Absolutely spot on.

Edited by Armistice

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6 minutes ago, Armistice said:

Honestly I'm surprised to hear that, maybe there were other things that were coded in FM18 ME and they affected how ball recycling was considered? Otherwise I would suggest you to load FM17, play a few games, look at how the players recycle possession especially after a failed penetration transition and then return to FM18 and do the same. I can assure you there's a change and this might not be down to long shots stats per game but in the way they're taken. There seem to be more "stop, turn around, pass the ball back to a deeper player, look to utilize the flanks, try to drag players around" in FM17 than what I've seen in FM18 in any of those saves I've had.

 

Absolutely spot on.

There wasn't much change in player recycling. There were changes to the defensive line and defensive engagement though 

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1 hour ago, Tom8983 said:

No, if there's nothing on, that means there's nothing on. The player isn't able to go backwards or sideways because there's no available options there. 

Show me when this happens? :/

I can’t recall a situation when there is build up and someone just elects to shoot as there are no options. They may shoot as think they have a chance of scoring or frustration or even to change play up but it seems absurd that it would be the only option. 

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12 ore fa, themadsheep2001 ha scritto:

I know context is key, I only currently have access to my opta numbers, not positional play Which would still come back to my point, that it's not about the number of shots, but recycling to create better opportunities that's the issue.

Man City use long shots as a genuine attempt to score. However, before they take long shot, they create situations where they get specific players to shoot in specific conditions where they have time and space to take a long shot. It is prepared on the training ground not as a part of keeping possession, but as a deliberate attempt on goal.

FM doesn't have that kind of control where you can instruct the team to lure the opposition on one side to open space on the other for a long shot.

In the end, they had a total of 220 shots on goal in the last 10 games with only 9 of them being wild long shots while all others have been in controlled, deliberate conditions. Would really be interesting to see how that compares to AI within the ME.

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1 minute ago, MBarbaric said:

Man City use long shots as a genuine attempt to score. However, before they take long shot, they create situations where they get specific players to shoot in specific conditions where they have time and space to take a long shot. It is prepared on the training ground not as a part of keeping possession, but as a deliberate attempt on goal.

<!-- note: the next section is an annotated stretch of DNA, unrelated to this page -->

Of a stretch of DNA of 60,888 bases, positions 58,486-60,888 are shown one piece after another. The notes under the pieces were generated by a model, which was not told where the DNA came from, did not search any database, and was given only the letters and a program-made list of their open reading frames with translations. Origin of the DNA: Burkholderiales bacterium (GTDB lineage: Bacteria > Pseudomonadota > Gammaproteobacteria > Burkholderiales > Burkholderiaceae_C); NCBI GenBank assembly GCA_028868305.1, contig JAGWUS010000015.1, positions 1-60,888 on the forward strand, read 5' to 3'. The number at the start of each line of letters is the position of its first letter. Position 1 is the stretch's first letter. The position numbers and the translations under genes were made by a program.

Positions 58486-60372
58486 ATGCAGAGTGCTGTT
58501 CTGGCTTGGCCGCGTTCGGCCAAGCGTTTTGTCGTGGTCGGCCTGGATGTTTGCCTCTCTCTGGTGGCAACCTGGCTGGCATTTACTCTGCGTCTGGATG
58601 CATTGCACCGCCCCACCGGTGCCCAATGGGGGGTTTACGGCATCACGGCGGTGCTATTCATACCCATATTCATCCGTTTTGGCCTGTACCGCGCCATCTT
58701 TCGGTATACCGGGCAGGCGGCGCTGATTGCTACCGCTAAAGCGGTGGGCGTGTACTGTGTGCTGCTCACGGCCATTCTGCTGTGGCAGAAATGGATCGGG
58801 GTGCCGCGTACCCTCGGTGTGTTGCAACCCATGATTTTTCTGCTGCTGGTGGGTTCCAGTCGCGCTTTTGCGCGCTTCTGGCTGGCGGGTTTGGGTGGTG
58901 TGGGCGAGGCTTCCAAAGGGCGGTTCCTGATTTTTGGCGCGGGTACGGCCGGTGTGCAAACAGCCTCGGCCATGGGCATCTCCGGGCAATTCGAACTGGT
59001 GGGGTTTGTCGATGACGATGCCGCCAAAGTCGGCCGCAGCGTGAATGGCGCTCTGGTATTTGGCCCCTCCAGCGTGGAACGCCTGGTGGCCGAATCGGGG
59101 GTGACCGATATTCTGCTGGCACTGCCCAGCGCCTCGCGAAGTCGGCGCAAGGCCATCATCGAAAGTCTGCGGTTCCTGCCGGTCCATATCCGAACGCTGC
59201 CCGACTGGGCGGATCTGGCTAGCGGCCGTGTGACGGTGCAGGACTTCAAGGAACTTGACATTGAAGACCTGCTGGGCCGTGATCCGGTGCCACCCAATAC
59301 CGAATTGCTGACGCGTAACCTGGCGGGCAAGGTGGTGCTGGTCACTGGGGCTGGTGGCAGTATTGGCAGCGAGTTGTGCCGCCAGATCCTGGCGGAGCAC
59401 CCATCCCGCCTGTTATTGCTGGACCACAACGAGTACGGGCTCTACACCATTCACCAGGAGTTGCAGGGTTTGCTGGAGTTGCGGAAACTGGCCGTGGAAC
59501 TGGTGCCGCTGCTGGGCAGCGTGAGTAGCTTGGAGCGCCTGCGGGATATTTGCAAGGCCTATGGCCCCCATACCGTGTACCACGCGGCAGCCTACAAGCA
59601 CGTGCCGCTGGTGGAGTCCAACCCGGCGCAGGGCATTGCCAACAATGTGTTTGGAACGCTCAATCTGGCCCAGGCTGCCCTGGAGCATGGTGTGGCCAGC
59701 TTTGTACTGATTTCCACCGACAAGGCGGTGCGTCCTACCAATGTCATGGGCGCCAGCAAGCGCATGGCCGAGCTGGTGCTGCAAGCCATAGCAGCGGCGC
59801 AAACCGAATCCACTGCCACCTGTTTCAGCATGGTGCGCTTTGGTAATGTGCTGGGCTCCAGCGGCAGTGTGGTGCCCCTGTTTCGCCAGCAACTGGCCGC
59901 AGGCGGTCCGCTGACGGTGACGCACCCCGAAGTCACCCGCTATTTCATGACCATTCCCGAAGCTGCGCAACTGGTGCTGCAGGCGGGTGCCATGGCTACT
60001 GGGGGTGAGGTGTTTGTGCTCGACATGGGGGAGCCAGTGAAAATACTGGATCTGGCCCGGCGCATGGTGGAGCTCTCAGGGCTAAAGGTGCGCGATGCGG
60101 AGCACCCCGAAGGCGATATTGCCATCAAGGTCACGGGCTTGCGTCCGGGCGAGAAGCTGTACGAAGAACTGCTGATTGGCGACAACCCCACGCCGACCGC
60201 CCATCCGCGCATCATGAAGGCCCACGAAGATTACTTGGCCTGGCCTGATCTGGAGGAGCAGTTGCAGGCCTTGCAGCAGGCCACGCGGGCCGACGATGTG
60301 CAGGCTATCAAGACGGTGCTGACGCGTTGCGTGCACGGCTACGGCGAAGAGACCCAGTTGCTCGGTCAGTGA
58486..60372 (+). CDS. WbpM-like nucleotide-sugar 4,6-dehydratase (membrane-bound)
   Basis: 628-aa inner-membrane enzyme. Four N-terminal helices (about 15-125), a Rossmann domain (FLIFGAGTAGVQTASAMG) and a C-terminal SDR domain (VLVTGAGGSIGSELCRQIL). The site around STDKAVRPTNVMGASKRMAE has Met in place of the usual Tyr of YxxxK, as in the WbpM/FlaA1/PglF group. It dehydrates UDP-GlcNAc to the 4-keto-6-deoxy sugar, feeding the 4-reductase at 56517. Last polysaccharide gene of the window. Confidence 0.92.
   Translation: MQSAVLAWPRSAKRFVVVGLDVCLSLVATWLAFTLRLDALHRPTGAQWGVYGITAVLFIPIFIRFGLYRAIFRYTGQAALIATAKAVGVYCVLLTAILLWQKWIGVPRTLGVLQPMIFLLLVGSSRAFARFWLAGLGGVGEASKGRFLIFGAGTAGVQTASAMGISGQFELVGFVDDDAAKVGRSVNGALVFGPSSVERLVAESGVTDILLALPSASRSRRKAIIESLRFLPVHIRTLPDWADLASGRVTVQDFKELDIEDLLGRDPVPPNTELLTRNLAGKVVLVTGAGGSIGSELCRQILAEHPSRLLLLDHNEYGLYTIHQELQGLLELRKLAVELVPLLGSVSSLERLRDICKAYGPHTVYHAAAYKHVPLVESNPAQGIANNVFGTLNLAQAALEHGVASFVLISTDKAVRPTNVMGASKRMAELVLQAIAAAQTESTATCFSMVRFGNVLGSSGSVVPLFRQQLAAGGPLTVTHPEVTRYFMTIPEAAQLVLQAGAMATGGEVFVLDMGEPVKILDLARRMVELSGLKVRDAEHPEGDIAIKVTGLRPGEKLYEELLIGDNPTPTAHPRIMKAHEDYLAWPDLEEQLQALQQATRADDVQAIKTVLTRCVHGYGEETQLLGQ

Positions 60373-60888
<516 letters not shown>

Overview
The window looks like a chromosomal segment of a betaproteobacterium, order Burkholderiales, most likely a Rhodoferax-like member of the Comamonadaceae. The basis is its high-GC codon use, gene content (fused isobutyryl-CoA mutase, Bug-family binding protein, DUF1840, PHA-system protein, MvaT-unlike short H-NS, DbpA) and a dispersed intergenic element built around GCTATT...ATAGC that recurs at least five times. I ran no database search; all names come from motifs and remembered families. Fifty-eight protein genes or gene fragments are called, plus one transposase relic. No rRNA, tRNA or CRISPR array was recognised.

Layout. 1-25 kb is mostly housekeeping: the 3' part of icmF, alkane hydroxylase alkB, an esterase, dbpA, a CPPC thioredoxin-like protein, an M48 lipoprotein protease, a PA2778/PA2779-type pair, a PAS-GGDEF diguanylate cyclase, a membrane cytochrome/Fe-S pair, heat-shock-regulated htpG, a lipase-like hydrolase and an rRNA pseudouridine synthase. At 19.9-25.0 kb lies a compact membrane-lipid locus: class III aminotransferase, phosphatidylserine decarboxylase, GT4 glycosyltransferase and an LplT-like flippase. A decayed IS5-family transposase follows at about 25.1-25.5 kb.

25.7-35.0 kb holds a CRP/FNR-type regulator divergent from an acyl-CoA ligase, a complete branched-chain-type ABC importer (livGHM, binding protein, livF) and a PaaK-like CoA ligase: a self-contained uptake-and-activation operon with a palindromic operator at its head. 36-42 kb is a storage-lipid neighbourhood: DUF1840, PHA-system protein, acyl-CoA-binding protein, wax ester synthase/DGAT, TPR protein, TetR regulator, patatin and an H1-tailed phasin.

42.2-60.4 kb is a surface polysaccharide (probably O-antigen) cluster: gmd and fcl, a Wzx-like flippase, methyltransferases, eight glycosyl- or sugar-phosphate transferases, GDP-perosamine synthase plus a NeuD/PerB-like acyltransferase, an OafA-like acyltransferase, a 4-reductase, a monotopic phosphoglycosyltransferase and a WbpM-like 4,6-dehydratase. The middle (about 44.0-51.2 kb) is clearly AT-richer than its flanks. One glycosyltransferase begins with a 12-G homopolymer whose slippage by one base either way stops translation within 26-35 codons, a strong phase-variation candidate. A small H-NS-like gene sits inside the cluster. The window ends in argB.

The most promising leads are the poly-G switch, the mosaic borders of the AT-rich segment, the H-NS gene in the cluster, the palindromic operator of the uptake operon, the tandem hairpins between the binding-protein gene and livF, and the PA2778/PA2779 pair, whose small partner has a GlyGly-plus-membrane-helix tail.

FM doesn't have that kind of control where you can instruct the team to lure the opposition on one side to open space on the other for a long shot.

In the end, they had a total of 220 shots on goal in the last 10 games with only 9 of them being wild long shots while all others have been in controlled, deliberate conditions. Would really be interesting to see how that compares to AI within the ME.

I think we're making the same point here.  FM doesn't allow you to recycle as well, therefore you don't drag teams around as much as you might to be before taking the best possible opportunity, whether that's a shot in or outside the box. Speculation here, but I dont feel like the AI in the ME would match up to that yet based on FM18

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33 minuti fa, themadsheep2001 ha scritto:

I think we're making the same point here.  FM doesn't allow you to recycle as well, therefore you don't drag teams around as much as you might to be before taking the best possible opportunity, whether that's a shot in or outside the box. Speculation here, but I dont feel like the AI in the ME would match up to that yet based on FM18

indeed, which means that long shots in FM are mostly speculative shots that rarely happen in real. well, at least once you get to the best teams that are highly organized. will be interesting to see how does FM19 compare to this.

Edited by MBarbaric

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I just need one thing answered. Will the ME finally calculate possession by the number of passes a team makes than how long they have the ball like how it's done in real life. 

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19 minutes ago, Amarante said:

 Will the ME finally calculate possession by the number of passes a team makes than how long they have the ball like how it's done in real life. 

Isn't that how they do it already? I've just checked my last 5 matches, and using the OPTA method to calculate possession, it's accurate. 

Remember it's not just how many passes a team makes, it's how many completed passes a team makes divided by the total amount of complete passes in the game, then multiplied by 100 to get the percentage.